HISTORY and PURPOSE OF THE COMMISSION
HISTORY OF THE COMMISSION
On April 2, 2019, the Georgia General Assembly passed House Bill 324 titled "Georgia's Hope Act," which authorizes the Georgia Access to Medical Cannabis Commission to oversee the regulated licensing of limited, in-state cultivation, production, manufacturing, and sale of low-THC oil as well as dispensing to registered patients on the state's Low-THC Oil Registry. Governor Brian P. Kemp signed the bill into law on April 17, 2019. Georgia's Hope Act (Official Code of Georgia Annotated §16-12) took effect July 1, 2019. The Commission is administratively attached for budget, procurement, and human resources support (O.C. G. A. § 16-12-202, § 50-4-3) to the Office of the Georgia Secretary of State.
The first Commission Members were appointed in November, 2019. Seven Members serve on the Commission: the Chair and two Members are appointed by the Governor, two Members are appointed by the Lieutenant Governor, and two Members appointed by the Speaker of the House. The Commission was first appropriated funds as a new State of Georgia government agency in the amount of $200,000 by the Georgia General Assembly in 2019. The Commission selected from four candidates vetted by The Goodwin Group, a national search firm, and appointed an Executive Director in May, 2020.
PURPOSE OF THE COMMISSION
Purpose of the Georgia's Hope Act
an excerpt from House Bill 324 (2019)
The General Assembly finds that the establishment of the Low THC Oil Patient Registry in 2015 allows Georgia patients to possess low THC oil but provides no way to access low THC oil. The General Assembly finds that thousands of Georgians have serious medical conditions that can be improved by the medically approved use of cannabis and that the law should not stand between them and treatment necessary for life and health. The General Assembly finds that the purpose of this Act is to allow the legitimate use of medical cannabis for health care, including palliative care. The General Assembly finds that this Act does not in any way diminish this state's strong public policy and laws against illegal drug use, nor should it be deemed in any manner to advocate, authorize, promote, or legally or socially accept the use of marijuana for children or adults for any non-medical use.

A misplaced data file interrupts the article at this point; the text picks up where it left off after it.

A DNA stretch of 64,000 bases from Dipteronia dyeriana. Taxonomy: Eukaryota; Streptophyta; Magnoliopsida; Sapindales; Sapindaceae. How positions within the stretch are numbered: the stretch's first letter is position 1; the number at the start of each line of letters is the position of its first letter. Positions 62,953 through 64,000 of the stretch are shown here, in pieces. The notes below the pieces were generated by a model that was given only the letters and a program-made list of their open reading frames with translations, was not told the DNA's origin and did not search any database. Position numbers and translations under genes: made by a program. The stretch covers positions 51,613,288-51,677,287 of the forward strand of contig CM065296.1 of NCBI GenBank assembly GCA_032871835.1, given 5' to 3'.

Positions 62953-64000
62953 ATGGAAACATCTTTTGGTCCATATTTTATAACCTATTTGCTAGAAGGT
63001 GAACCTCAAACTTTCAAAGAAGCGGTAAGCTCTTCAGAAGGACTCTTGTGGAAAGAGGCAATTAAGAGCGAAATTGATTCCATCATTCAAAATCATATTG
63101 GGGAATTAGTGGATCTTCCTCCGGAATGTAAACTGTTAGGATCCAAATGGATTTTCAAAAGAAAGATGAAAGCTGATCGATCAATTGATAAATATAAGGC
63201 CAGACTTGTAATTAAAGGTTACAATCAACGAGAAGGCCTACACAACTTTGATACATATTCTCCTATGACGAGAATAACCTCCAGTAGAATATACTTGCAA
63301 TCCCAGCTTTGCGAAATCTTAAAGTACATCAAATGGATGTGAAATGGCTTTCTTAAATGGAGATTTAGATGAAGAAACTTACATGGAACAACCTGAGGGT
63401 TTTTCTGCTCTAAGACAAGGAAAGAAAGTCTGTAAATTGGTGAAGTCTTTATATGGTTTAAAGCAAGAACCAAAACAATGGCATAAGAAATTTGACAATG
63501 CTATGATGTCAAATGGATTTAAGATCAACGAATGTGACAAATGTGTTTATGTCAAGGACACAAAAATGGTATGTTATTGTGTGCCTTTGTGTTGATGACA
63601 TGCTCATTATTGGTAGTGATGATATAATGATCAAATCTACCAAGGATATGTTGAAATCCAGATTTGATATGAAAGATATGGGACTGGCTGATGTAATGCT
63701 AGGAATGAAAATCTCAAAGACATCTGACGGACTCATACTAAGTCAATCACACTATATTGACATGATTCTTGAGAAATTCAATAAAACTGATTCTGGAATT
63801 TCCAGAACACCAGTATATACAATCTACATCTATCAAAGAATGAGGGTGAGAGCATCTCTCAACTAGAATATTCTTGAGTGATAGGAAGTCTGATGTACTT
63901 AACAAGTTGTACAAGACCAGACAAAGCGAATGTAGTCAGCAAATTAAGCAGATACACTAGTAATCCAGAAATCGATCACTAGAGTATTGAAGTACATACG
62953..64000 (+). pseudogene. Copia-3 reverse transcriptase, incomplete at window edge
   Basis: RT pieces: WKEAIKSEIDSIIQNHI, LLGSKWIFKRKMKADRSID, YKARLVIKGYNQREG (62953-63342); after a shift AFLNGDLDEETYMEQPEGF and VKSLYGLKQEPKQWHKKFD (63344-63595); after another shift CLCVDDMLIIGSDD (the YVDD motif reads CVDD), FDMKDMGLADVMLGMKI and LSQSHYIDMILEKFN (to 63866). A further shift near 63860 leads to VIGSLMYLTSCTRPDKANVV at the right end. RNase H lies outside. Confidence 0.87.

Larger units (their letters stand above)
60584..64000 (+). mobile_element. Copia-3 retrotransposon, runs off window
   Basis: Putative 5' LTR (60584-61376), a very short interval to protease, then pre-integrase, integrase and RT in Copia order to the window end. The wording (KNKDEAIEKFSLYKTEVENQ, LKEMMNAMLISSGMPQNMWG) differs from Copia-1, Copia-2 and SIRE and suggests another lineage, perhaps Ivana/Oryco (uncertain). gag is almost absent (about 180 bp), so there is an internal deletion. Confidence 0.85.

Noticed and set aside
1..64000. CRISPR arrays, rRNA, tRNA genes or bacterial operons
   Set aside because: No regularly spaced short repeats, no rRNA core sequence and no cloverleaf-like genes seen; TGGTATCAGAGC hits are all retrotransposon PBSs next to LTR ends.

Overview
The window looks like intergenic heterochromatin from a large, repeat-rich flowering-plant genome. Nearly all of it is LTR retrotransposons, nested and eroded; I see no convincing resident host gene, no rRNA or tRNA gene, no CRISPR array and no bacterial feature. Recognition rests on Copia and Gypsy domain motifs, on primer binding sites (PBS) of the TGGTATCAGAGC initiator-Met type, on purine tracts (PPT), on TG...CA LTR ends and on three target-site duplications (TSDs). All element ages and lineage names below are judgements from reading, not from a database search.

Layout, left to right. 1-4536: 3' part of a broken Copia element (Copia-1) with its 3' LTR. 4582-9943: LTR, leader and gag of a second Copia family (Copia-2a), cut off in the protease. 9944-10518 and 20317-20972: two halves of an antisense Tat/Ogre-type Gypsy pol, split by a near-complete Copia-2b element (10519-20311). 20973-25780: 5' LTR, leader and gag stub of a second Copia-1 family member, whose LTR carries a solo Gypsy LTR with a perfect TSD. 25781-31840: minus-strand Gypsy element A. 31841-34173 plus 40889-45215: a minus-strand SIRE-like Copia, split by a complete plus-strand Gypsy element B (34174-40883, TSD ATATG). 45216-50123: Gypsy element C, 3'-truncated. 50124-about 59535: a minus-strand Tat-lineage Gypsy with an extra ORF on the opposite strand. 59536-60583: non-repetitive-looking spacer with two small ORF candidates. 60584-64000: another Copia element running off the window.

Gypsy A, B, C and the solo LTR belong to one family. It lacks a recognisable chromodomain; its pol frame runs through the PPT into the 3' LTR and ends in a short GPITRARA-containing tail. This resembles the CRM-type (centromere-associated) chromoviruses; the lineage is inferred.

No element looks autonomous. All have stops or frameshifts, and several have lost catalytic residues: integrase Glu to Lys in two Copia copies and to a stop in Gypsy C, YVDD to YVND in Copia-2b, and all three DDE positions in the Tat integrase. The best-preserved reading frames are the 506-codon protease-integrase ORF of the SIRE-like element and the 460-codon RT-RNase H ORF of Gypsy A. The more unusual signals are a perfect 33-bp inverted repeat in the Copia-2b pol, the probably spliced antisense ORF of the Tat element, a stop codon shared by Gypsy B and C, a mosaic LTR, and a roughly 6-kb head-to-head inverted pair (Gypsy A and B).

The General Assembly further finds that:
(1) Low THC oil can offer significant medical benefits to patients;
(2) Low THC oil can only be derived from the cannabis plant;
(3) A carefully constructed system of in-state cultivation to benefit only those patients authorized by Georgia law and approved by their physician would benefit patients within the State of Georgia;
(4) The State of Georgia is deeply opposed to any recreational or nonmedical use of marijuana, and any system to help patients access low THC oil should be as limited in scope as possible;
(5) Business opportunities resulting from a system of in-state cultivation should be inclusive of minority, women, and veteran owned businesses;
(6) Businesses resulting from this Act should include at least 20 percent participation by minority, women, and veteran owned businesses as licensees, suppliers, and partners of businesses licensed under this Act; and
(7) The State of Georgia should encourage active participation by minority, women, and veteran owned businesses, as well as take any steps necessary to ensure there is no discrimination in the issuance of licenses or participation in business activities resulting from this Act.